I felt conned after seeing Hurt Locker. It seemed unrealistic, to the point of silly. The soldiers may be in the wrong war at the wrong time but they are not that stupid. But it ignores the Iraqis, do they even exist? It totally ignore the US is there killing civilians by the thousands. Obscene. Like the movies Nazis made. Pilger puts it well.
What nonsense. Her film offers a vicarious thrill via yet another standard-issue psychopath, high on violence, in somebody else’s country, where the deaths of a million people are consigned to cinematic oblivion. The hype around Bigelow is that she may be the first female director to win an Oscar. How insulting that a woman is celebrated for a typically violent all-male war movie.
I also saw the The Green Zone. It was not as bad, but bad. Strangely it was attacked and praised for being anti-American. But it’s more subtle than that. For example, (from Wikipedia)
Andrew O’Hagan in The Evening Standard called Green Zone “one of the best war films ever made” because “it does what countless newspaper articles, memoirs, government statements and public inquiries have failed to do when it comes to the war in Iraq: exposed the terrible lies that stood behind the decision of the US and Britain to prosecute the war, and it does so in a way that is dramatically brilliant, morally complex and relentlessly thrilling.”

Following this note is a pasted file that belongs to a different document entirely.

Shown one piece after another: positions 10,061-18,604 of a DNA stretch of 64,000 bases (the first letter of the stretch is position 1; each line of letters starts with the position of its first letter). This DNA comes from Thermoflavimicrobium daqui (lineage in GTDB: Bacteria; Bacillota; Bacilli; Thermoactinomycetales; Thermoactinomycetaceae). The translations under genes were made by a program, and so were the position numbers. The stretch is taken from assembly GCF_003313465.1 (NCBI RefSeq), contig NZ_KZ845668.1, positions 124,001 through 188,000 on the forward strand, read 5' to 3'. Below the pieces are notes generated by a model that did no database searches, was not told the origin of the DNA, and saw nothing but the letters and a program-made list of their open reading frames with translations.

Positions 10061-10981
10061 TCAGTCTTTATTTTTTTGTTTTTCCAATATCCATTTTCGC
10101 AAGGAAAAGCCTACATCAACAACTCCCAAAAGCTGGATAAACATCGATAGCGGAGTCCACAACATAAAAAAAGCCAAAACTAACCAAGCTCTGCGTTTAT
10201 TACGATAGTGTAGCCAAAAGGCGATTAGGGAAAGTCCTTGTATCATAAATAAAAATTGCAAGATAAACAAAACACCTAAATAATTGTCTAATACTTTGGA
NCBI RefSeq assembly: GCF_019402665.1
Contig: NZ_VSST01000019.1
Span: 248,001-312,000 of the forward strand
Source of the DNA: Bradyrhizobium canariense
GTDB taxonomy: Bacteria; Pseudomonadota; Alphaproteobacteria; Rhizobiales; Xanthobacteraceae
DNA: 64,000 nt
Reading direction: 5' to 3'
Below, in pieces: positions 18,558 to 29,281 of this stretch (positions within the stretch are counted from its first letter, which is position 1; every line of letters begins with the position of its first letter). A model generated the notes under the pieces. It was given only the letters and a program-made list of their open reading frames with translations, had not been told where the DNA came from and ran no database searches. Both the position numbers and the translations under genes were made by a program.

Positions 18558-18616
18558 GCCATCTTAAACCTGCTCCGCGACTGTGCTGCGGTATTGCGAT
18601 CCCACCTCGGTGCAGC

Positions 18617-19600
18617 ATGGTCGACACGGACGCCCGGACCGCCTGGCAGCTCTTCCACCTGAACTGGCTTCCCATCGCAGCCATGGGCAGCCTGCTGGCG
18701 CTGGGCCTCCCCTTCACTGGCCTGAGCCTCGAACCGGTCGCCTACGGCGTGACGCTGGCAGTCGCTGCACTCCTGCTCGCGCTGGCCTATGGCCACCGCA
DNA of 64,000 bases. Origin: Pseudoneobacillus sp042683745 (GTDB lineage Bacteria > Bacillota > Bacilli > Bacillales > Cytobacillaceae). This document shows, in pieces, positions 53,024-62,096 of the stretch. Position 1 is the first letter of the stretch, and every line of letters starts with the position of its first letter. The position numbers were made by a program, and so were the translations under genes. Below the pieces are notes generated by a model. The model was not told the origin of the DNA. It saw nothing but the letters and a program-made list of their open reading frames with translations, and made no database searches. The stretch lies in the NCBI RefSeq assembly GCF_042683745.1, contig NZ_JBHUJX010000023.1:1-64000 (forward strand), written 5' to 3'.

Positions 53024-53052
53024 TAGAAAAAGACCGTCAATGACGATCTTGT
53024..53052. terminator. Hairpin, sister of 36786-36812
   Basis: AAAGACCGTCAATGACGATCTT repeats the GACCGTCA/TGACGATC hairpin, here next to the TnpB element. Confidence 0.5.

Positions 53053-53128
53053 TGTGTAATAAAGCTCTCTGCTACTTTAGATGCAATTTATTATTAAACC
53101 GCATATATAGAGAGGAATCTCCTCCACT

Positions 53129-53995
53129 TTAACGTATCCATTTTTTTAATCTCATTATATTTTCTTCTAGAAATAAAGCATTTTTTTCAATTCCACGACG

That is true but for anyone following the actual info coming out from the UN it was always obvious that this was a lie. Did anyone in power actually believe this? I doubt they manufactured false Intel for soldiers, that would be like believing their own lies. The movie gives more credibility to the lie than it deserves, it doth protest too much. As in Avatar, who is the hero of this invasion and its so-called expose? An American boy.
The movie (probably more so the book) Wag the Dog was right onto it, what year was that? 1997
Both these movies need to be seen on the light of such stories as this one from Donna Mulhearn – who went there as a human shield. (see later post)